One of my favourite mini-binge-watching shows was “No Reservations”, Anthony Bourdain’s first breakout show. It was different. It was fun. And it was the beginning of what is now known as food travel TV.
Ironically enough, the first such show I fell upon was “Bizarre Foods”, hosted by one of Bourdain’s best friends, Andrew Zimmern, who was inspired to make such a show by Bourdain. I saw Bourdain on an episode where Zimmern needed help finding strange places in a seedy part of Brooklyn. Bourdain came across as a wise guy; as someone who fit in everywhere and knew how to get in and out of almost any imaginable situation. I will always remember this episode the two travelling chefs made, mainly because it reminds me of the sheer juxtaposition of the two personas. Yet the two were good friends and had something in common — experience in the world of darkness. Zimmern asserted that Bourdain was one of the few people he could talk to about this darkness.
For Bourdain, it had been a life of addiction and, as he often overtly and covertly admitted, a search for inner piece of the soul. He had admitted to Zimmern and others that his current girlfriend may have finally, at 61, been the soulmate he’d been searching for.
Take his sensitivity, his wise guy persona, his creativity, his culinary skills, his great camera presence, and his will to travel and be a work horse, and you have the perfect recipe for the man who’d bring about a new TV genre and a different perspective on what food really is and what it can do.
MAN OF THE PEOPLE
When someone becomes a cultural force, almost everyone sees a part of themselves in him. In my case, I saw Bourdain as a renaissance man. He gave me creative ideas through the smallest things I saw in his episodes. A movement here. A flicker of the eye there. A drunken sleepless night waiting for a food stand to open in Reykjavik or somewhere like that. A political discussion while having a traditional meal with a family in Finland or Sri Lanka. Staying at a hotel in Havana waiting for the storm. You know, things that you would like to happen to you.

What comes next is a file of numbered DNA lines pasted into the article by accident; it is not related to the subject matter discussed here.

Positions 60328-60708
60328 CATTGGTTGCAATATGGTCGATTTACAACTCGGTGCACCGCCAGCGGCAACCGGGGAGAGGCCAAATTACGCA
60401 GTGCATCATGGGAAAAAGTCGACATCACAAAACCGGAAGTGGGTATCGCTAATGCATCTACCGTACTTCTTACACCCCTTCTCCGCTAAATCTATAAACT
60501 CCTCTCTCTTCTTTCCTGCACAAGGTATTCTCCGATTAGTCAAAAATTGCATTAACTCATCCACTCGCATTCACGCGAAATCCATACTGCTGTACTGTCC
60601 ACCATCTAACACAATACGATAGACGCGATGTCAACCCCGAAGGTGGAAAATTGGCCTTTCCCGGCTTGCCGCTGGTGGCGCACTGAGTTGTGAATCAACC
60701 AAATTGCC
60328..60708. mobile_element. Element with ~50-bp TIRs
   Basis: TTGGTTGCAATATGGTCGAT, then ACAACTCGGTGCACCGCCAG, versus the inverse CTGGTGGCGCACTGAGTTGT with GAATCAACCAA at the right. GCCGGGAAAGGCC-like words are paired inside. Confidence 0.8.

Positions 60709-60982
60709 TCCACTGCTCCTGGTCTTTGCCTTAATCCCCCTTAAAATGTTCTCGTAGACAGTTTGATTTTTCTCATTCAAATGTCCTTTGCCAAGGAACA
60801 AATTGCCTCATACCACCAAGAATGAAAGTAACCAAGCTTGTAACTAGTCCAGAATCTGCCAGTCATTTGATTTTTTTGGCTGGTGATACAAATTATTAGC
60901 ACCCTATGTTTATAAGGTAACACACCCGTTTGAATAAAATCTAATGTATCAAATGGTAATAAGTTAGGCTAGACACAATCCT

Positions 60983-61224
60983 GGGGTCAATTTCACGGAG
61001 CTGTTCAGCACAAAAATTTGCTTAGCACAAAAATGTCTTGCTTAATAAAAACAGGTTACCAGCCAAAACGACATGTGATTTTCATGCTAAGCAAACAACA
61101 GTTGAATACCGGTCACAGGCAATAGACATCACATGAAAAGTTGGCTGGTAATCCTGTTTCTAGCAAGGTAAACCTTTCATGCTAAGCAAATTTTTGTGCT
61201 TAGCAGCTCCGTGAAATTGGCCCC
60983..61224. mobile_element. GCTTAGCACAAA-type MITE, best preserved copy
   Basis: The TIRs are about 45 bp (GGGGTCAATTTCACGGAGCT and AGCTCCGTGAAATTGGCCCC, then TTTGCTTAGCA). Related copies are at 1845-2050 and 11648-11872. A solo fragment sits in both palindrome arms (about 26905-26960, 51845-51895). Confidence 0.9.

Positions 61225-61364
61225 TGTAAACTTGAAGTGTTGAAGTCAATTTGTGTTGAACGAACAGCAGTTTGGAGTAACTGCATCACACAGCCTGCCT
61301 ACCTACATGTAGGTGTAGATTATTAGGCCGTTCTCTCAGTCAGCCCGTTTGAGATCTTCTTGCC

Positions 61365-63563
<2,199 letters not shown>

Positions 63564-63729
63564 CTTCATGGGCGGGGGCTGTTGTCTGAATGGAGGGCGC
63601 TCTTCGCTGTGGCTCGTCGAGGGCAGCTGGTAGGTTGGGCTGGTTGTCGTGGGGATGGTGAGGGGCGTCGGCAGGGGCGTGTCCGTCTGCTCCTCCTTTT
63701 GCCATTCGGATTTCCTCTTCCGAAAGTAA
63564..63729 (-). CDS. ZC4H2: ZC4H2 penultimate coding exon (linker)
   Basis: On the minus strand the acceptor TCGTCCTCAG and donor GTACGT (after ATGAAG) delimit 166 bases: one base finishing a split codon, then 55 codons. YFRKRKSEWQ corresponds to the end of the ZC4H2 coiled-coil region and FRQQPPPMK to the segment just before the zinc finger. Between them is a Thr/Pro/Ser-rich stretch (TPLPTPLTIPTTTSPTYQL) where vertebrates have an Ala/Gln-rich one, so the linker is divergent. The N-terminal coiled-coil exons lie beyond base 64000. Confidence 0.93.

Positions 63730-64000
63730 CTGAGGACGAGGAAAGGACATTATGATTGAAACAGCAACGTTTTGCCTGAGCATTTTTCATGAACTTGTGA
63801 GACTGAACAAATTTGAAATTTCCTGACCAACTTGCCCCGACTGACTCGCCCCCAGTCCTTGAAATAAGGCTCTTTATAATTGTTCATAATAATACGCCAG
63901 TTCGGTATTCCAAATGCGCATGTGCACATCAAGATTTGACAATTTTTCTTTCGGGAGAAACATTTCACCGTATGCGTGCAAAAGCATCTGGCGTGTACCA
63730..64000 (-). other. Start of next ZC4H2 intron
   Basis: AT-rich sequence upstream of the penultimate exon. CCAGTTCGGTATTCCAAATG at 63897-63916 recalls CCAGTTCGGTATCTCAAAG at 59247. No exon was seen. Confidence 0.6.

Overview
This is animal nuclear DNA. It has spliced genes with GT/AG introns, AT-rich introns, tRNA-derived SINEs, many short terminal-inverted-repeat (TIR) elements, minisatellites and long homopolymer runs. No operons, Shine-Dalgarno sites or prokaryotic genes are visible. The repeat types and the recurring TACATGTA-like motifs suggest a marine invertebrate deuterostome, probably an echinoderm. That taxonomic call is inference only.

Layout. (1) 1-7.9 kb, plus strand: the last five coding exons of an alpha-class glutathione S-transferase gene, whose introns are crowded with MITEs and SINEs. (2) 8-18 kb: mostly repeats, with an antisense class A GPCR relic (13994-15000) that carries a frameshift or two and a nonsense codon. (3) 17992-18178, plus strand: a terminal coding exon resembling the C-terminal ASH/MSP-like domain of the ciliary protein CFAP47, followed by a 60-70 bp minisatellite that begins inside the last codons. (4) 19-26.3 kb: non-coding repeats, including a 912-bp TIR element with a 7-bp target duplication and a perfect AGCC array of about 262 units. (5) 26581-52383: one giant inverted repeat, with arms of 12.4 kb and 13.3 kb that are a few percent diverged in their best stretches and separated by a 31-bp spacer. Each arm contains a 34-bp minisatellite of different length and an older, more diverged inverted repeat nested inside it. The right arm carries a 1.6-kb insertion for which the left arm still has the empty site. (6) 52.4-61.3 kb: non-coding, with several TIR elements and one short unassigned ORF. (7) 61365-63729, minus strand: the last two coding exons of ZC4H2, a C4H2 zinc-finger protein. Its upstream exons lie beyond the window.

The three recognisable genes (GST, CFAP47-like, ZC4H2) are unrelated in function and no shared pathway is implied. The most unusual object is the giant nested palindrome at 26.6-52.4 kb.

I read a tweet today saying Bourdain encouraged someone to quit their job and write a book. There are so many tweets showing so many ways of how this former drug addict inspired others.
APT QUOTE POST-MORTEM
“He was that uncle that came to your house and everything just seemed right and hopeful with the world again,” one of my acquaintances said.
“Once, at the peak of my depression, I accidentally saw him on TV. He was just enjoying life and appreciating everything. Now I travel on food journeys and am happy again,” another acquaintance said.
“That smile sometimes made me feel that he may have been forcing it. After all, a good soul like his has to have lived in the darkness. And once you’ve been there, you’re scarred for life,” said another.
Unfortunately, the last quote my have been the truest.
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Depression is a very broad term. Was Anthony Bourdain’s suicide just a simple overburdening of depression? Friends said he wasn’t himself lately and one of his best celebrity chef friends in Paris spoke of his friend’s very bad mood the last couple of days.
Maybe there were sudden overwhelming circumstances. Who knows? Maybe we’ll find out in time, if not for anything else than to understand what could make a man who was the idol of so many and was doing what he loved become so distraught as to feel the need to kill himself.
In the meantime, thank you Mr. Bourdain for re-introducing me to the power of the written and spoken word.
Rest In Peace, Sir.